There is a shortage of information about the performance of intervention in small scale irrigation. It is not safe to assume that worthwhile results will appear simply because money is being spent. Benefits can be assessed quickly and efficiently using a mixture of methods including rapid appraisal, case studies and surveys. Care is needed to make sure information is representative and adequately comprehensive. Results of evaluation can correct mistaken assumptions, provide information about returns to different approaches to intervention, encourage better analysis of the cost effectiveness of investment and contribute to improving the process of intervention.
7 PARTICIPATORY MONITORING OF TURNOVER
Monitoring can involve water users and implementing officials in a participatory learning process. Indicators and methods should be carefully chosen to support the project goals. Monitoring methods should optimize the flow of information. Opportunities lie in encouraging self-assessment by water users associations and strengthening monitoring methods so that government can provide technical assistance when needed on topics such as maintenance.
8 PROMOTING PARTICIPATION IN IRRIGATION
Reflections on Experience in Southeast Asia
Comparative analysis of efforts to improve local participation in irrigation in Thailand, Indonesia and the Philippines offers a basis for examining achievements, problems and opportunities for the future. While many alternatives seem to exist for who can carry out the role of organizer more attention should be directed to the problems of training and supervising organizers. Farmers demonstrably can improve the siting of structures but design innovation is still scarce. Requirements for local contributions are more feasible if built into projects from the beginning. Government assistance for maintenance and repair faces problems of moral hazard. Linking research and action is a fragile process. Further progress in participation requires going beyond reforming centralized agencies to create additional means for enabling greater democracy, diversity and self-reliance.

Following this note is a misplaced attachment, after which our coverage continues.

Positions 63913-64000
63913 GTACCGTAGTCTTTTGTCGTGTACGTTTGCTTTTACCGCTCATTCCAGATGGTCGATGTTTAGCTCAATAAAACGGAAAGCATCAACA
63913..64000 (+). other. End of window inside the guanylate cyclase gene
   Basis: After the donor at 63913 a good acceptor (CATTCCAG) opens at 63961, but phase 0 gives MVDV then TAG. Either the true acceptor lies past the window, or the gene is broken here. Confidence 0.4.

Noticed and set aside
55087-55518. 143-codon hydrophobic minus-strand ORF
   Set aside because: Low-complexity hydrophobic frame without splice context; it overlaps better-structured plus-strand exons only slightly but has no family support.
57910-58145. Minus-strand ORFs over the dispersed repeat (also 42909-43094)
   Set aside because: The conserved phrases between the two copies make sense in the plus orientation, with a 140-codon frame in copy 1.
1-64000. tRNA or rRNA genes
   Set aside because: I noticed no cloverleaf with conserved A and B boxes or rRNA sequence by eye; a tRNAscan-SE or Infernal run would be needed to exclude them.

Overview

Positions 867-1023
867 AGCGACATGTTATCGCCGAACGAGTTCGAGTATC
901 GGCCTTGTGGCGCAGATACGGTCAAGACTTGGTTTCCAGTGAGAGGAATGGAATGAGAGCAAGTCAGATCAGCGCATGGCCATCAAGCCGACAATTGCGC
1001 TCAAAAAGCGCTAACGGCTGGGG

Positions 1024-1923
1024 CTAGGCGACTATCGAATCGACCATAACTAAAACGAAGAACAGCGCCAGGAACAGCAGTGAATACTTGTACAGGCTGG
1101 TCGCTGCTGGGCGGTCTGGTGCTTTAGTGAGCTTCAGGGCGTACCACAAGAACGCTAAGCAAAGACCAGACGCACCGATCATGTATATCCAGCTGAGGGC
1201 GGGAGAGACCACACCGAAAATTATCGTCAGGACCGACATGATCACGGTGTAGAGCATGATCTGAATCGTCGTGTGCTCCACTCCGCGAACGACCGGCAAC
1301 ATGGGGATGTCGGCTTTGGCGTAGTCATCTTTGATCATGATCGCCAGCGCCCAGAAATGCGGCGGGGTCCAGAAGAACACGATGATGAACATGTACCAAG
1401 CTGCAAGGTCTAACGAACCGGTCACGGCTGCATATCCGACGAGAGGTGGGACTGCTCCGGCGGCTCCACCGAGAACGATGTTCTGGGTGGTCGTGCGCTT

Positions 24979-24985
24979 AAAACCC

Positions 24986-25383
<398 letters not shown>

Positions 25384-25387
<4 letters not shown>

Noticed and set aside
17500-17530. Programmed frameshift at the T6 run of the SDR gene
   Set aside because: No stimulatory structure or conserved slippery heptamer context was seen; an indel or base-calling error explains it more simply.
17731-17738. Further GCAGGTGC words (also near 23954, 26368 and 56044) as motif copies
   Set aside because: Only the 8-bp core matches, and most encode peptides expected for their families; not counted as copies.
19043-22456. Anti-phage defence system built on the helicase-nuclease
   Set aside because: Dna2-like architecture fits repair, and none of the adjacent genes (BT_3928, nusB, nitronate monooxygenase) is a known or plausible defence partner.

9 DISTRIBUTED INFORMATION SYSTEMS FOR FARMER MANAGED IRRIGATION
Management information systems should enable managers to make better decisions. If farmers operate and maintain irrigation systems, then inventories and other information systems should serve them, as well as irrigation agency staff and others who provide services for farmer managed irrigation. This paper explores some conceptual principles for developing efficient information systems to support farmer management of irrigation.
Information system structures should recognize that knowledge and decisions are widely distributed. Design should work back from decisions to the minimum information and analysis needed to support decisions. A modular architecture coordinated by common standards can allow information systems to evolve efficiently. Walk-throughs, water user association self-assessment and techniques for participatory rapid appraisal can help support local collection and analysis of information as part of information systems designed to support distributed management of FMIS.
Next -> Chapter 1: Introduction